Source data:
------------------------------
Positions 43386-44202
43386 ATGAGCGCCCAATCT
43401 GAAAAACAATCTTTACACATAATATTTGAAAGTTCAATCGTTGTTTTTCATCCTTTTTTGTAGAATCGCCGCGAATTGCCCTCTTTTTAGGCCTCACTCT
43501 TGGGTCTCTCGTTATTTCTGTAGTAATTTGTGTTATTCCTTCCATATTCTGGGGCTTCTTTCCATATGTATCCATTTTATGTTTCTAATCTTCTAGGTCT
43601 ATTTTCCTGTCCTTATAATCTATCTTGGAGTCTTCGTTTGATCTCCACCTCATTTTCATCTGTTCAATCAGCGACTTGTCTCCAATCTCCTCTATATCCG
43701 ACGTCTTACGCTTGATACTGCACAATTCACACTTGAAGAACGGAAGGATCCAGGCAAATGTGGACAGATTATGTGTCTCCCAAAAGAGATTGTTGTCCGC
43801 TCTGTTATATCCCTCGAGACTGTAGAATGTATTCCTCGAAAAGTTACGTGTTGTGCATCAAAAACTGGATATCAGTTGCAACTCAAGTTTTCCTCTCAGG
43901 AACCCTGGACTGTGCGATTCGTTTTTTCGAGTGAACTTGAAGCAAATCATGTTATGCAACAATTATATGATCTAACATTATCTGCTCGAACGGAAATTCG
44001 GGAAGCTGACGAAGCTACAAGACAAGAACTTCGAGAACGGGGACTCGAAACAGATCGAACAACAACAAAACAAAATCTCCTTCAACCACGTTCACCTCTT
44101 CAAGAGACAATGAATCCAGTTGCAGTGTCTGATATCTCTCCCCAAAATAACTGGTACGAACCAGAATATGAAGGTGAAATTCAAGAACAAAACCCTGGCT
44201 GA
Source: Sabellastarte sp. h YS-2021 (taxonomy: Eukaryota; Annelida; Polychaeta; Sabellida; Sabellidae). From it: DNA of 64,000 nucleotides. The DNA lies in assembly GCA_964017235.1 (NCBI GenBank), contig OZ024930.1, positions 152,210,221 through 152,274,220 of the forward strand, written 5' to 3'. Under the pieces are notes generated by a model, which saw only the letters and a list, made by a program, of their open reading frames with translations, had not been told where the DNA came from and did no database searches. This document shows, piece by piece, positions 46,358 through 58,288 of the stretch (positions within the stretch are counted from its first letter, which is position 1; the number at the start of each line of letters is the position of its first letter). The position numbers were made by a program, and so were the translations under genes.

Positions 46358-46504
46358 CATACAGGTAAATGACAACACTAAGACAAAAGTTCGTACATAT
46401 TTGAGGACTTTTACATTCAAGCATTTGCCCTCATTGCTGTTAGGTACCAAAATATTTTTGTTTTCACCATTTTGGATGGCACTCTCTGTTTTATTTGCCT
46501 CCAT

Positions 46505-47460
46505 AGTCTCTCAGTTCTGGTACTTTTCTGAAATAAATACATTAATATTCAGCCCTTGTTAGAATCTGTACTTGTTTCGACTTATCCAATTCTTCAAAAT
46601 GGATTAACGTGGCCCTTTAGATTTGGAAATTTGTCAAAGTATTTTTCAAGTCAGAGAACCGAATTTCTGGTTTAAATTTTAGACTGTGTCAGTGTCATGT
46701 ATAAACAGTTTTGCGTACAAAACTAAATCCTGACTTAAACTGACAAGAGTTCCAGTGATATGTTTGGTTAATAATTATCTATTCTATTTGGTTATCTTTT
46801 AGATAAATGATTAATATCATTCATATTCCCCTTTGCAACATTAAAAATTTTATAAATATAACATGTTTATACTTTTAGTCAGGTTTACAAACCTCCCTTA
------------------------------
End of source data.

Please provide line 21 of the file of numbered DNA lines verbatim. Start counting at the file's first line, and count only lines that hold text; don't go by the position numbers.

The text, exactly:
46801 AGATAAATGATTAATATCATTCATATTCCCCTTTGCAACATTAAAAATTTTATAAATATAACATGTTTATACTTTTAGTCAGGTTTACAAACCTCCCTTA